A monthly index that seeks to measure business confidence in Massachusetts fell 4.3 points in November as local employers fretted about the so-called fiscal cliff, a combination of steep tax increases and deep budget cuts that will go into effect early next year unless President Obama and Congress can devise an alternative plan.
The index is maintained by the Associated Industries of Massachusetts, or AIM, a group that represents Bay State employers. The index uses a 100-point scale. A reading above 50 indicates that the state’s employer community is predominantly optimistic, and a reading below 50 points suggests a negative outlook.
The index posted a reading of 46.8 for November, down 4.3 from a reading of 51.1 in October; the index had a reading of 50.1 in November 2011, AIM said.
In a statement, Raymond G. Torto, chair of AIM’s Board of Economic Advisors, commented on the index’s November 2012 reading.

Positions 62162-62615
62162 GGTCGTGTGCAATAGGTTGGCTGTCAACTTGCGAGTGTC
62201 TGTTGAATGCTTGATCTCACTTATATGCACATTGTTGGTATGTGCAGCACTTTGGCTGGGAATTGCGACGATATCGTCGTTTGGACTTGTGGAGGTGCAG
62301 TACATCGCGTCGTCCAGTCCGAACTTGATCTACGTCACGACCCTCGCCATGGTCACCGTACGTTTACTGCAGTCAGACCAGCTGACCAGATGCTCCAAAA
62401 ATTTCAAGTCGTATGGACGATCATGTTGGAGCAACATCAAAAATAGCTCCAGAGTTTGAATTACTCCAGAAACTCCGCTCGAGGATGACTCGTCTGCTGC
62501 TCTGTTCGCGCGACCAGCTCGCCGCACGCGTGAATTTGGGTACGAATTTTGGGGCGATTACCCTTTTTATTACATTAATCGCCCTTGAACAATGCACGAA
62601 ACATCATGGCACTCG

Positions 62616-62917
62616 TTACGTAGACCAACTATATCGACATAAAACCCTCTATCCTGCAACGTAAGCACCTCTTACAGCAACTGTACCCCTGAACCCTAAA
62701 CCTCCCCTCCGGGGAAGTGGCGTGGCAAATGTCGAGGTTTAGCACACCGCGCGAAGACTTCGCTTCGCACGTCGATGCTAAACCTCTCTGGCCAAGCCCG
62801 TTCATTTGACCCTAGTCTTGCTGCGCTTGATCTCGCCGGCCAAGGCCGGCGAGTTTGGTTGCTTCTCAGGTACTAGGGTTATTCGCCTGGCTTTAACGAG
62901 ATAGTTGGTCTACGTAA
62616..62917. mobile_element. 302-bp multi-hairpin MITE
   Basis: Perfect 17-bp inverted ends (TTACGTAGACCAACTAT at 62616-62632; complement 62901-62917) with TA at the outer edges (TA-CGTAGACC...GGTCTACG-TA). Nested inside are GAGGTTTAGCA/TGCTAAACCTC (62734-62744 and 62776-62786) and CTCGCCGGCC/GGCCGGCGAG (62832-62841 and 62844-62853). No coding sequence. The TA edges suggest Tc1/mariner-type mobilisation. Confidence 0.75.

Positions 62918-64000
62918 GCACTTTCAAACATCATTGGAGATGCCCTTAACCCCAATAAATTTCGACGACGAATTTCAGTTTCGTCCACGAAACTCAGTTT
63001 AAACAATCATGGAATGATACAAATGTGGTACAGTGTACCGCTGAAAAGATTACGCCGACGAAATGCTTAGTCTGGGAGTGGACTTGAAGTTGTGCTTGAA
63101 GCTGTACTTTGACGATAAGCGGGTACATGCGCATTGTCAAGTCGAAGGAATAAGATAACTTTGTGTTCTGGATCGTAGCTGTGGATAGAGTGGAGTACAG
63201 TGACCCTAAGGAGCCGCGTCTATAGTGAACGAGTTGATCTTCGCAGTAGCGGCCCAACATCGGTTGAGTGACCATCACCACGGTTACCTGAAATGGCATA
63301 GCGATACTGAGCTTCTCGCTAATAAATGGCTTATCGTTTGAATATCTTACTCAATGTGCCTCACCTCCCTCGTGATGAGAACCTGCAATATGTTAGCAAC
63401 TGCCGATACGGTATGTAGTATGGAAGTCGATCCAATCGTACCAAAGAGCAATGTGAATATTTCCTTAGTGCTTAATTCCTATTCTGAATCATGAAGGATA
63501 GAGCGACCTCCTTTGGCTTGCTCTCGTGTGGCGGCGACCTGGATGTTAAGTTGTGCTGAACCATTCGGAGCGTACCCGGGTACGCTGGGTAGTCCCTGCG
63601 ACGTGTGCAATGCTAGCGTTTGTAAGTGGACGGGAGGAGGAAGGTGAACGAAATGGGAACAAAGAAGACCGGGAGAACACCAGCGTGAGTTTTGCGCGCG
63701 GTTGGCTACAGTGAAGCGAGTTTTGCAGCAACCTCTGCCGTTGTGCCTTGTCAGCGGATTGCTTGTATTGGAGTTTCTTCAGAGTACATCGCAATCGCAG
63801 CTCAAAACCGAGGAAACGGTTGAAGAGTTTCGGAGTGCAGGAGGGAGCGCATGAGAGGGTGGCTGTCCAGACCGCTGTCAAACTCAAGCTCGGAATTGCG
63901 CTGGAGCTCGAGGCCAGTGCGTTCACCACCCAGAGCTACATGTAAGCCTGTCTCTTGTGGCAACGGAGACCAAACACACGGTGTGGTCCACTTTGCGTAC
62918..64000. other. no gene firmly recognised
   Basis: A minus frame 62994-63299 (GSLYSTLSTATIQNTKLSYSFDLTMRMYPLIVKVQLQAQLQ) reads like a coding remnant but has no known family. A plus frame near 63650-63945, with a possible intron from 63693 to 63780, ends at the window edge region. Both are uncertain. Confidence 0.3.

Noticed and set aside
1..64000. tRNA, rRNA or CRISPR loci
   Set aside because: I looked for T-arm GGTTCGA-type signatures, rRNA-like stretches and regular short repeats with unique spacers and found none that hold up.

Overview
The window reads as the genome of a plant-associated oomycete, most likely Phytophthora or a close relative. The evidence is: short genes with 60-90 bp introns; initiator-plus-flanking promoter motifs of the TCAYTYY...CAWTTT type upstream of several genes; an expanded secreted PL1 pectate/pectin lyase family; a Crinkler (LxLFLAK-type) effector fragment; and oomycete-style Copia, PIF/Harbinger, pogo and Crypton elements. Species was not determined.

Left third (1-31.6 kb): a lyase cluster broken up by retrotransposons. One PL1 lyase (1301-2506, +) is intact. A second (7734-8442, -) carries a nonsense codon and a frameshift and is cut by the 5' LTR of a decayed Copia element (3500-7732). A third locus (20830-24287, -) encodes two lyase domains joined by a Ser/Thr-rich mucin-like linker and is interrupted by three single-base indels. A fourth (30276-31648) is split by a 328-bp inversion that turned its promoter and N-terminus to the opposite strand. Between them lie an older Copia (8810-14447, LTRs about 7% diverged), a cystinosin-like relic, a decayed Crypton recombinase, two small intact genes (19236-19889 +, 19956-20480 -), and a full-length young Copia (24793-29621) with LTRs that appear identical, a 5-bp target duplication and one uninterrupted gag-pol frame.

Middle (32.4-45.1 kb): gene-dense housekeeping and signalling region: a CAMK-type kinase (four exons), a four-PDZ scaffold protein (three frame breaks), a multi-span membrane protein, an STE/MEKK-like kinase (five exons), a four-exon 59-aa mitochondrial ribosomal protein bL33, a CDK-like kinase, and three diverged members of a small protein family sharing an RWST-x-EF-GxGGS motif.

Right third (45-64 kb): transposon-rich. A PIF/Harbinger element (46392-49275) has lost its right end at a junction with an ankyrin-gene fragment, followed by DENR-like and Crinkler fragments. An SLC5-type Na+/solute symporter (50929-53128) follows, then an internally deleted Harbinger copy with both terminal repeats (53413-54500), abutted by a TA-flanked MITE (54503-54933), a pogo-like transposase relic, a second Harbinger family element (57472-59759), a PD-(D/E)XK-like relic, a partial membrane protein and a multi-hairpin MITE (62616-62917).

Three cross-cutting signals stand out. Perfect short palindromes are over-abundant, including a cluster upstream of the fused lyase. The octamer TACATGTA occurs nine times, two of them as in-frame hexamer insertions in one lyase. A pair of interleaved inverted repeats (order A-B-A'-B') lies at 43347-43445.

“The tax increases set to take effect unless Congress acts will affect virtually every business, and the automatic spending cuts will hit hard at both defense and non-defense sectors in Massachusetts – and serious macroeconomic effects are also projected,” Torto said. “After an election that did little to break the deadlock in Washington, we are very close to the edge. Whereas October’s results merely pointed to this concern, November’s treat an adverse outcome as a probability.”
AIM’s Business Confidence Index debuted in July 1991. The index’s historical high of 68.5 was achieved twice, once in 1997 and again in 1998. Its all-time low was 33.3 in February 2009.